What is Scientific Inquiry? SCIENCE Science assumes the natural world is Consistent Predictable Goals of science are To discover patterns in nature To use knowledge to predict
Two Types of Science PURE SCIENCE studying things for the sake of gaining knowledge New discoveries APPLIED SCIENCE The use of science in practical ways Technology
Limitations of Science Science cannot make value judgments Should we use embryonic stem cells for research? Science cannot prove something doesn’t exist (universal negative) Are mermaids real? Scientific investigation is as limited as the instruments we use Can you study Pluto with binoculars? Scientific investigation is limited by the knowledge we already have Copernicus couldn’t prove why his theory of planetary motion was correct because calculus hadn’t been invented yet – but he was correct!
Scientific Vocabulary Facts – things that are observable and indisputable Data – any piece of information; usually gained through observation and experimentation Laws – statements that describe patterns in nature with no known exceptions. Theories – explanations usually based on evidence (may be wrong) Models – man-made representations to help us visualize scientific concepts
Hypothesis and Theory An idea can become a Hypothesis – tentative or untested explanation Theory – tested, confirmed, supported hypothesis Scientific Method Ask a question Gather facts through observation Formulate hypotheses Test hypotheses to formulate theories Analyze you data Draw conclusions based on results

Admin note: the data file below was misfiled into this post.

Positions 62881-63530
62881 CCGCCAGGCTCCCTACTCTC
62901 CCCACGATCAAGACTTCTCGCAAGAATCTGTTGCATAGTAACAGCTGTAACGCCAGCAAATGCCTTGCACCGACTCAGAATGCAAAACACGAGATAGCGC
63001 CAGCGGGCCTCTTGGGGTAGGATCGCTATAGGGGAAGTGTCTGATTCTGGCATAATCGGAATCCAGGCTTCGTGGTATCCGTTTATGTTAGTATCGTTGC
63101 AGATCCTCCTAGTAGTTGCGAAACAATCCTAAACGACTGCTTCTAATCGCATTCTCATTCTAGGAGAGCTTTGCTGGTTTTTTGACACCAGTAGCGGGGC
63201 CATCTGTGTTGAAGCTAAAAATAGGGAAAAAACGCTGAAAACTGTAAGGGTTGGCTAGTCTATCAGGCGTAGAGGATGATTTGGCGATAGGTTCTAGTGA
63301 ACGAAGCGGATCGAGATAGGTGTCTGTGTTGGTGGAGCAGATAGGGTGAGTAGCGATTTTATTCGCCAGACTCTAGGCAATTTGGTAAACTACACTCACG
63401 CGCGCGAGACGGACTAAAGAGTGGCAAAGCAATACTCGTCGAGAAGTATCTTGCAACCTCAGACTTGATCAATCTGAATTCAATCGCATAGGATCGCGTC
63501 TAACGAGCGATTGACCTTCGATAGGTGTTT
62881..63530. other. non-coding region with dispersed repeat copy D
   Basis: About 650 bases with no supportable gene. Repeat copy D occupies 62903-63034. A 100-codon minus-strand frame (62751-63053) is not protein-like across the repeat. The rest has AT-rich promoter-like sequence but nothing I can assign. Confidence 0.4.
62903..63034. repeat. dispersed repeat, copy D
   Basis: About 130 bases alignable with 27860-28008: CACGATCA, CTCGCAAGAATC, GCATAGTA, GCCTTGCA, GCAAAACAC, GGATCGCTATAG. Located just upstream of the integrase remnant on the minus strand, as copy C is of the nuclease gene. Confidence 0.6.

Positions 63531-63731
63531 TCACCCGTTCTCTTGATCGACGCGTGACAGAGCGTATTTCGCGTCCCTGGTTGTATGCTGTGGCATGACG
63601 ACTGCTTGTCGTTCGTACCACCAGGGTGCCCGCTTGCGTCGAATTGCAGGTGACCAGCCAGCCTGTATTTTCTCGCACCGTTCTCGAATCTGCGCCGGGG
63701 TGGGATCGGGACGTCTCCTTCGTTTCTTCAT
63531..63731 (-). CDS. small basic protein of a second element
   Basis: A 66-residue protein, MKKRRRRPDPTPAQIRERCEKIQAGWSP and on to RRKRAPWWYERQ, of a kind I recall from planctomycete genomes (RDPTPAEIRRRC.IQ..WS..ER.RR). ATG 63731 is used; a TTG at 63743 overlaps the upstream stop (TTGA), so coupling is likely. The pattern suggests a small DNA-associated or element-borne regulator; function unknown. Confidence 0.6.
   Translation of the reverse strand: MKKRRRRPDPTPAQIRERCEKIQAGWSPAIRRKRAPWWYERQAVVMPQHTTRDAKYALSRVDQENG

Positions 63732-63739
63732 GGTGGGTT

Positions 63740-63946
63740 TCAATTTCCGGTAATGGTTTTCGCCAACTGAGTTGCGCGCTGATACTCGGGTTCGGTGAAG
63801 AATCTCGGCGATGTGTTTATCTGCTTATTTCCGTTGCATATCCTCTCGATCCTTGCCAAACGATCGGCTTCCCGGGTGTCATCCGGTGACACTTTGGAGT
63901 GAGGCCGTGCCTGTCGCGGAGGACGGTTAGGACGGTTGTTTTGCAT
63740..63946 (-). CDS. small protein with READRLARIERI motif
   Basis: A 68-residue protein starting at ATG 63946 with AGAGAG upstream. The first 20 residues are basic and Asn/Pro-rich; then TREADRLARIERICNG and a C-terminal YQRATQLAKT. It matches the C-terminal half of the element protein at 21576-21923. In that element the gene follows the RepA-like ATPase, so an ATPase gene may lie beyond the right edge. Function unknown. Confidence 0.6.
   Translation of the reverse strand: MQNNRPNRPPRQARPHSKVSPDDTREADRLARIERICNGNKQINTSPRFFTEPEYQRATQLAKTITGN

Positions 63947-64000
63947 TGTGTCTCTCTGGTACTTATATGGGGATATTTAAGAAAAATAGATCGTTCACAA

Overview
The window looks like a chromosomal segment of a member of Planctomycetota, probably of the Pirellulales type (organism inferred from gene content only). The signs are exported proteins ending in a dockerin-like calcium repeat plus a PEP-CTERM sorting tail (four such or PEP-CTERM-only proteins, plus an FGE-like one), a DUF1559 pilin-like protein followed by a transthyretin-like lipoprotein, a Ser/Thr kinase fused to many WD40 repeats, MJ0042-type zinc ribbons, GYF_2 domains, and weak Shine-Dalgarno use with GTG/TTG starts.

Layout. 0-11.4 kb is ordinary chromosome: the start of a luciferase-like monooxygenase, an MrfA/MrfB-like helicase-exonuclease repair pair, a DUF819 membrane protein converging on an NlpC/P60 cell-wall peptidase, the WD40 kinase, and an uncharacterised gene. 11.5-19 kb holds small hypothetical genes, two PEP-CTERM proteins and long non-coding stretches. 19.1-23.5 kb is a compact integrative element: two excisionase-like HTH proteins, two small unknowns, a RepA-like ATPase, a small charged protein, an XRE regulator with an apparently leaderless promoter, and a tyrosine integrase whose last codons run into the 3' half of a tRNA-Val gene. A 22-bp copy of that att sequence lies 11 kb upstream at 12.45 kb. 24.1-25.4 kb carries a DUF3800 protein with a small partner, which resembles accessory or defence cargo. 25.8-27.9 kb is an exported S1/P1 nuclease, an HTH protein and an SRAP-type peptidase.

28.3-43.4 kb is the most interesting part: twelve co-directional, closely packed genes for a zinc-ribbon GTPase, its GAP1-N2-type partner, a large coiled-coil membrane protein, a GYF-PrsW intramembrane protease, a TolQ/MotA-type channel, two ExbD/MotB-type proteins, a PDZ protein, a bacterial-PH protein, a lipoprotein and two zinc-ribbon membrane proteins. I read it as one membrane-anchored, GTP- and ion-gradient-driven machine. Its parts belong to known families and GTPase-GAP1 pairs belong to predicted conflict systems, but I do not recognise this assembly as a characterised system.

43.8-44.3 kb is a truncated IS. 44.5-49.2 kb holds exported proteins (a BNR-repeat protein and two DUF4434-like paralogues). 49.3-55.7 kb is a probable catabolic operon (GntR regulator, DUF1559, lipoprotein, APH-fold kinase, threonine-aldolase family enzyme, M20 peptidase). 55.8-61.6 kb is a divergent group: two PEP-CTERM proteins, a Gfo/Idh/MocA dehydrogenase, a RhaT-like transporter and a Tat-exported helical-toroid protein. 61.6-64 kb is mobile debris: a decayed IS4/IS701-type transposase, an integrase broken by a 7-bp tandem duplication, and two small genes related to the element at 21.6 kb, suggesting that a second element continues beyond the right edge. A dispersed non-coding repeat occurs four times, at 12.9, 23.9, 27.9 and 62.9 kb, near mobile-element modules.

Science Methods Scientific knowledge is gained through following systematic steps: State a problem or question to be answered Collect facts Develop a hypothesis Conduct experiments Analyze data Reexamine the hypothesis and accept, modify or reject it
Scientific Experimentation An experiment is a controlled test to find the answer to a question. Only one condition in an experiment is change at a time: The conditions that affect the outcome are called variables Independent variable – the one changes by the experimenter Dependent Variable – the condition that changes in response to the independent variable Factors that do not change in an experiment are called constants.
Scientific Experimentation Experiments have two parts: Control group – group under normal conditions (nothing unusual done to it) Experimental group – the test group in which a variable is changed The goal of an experiment is to predict what might happen in similar situations.
Scientific Method QUESTION – What do you want to know? RESEARCH – Gather information HYPOTHESIS – An educated guess as to the answer to the question EXPERIMENT – written and carefully followed step- by-step procedure designed to test the hypothesis ANALYSIS – written description of information obtained and observations made during the experiment CONCLUSION – Was the hypothesis correct or incorrect? What did you learn?
Accuracy v. Precision ACCURACY How close a measurement is to the true value. Ex: in target shooting a high score indicates nearness to the bull’s eye and a high degree of accuracy. PRECISION Degree to which several measurements provide answers very close together so you know your data is reliable. Ex: measurements of an object that are 12.01cm, 12.00cm, 11.99cm and 12.00cm are fairly precise.
Accuracy v. Precision One can say that a measurement is accurate but not precise; precise but not accurate; neither or both.
Accuracy v. Precision Write a problem where measurements are: 1. precise but not accurate 2. accurate but not precise 3. neither accurate nor precise 4. both accurate and precise Be prepared to share your problems with the class.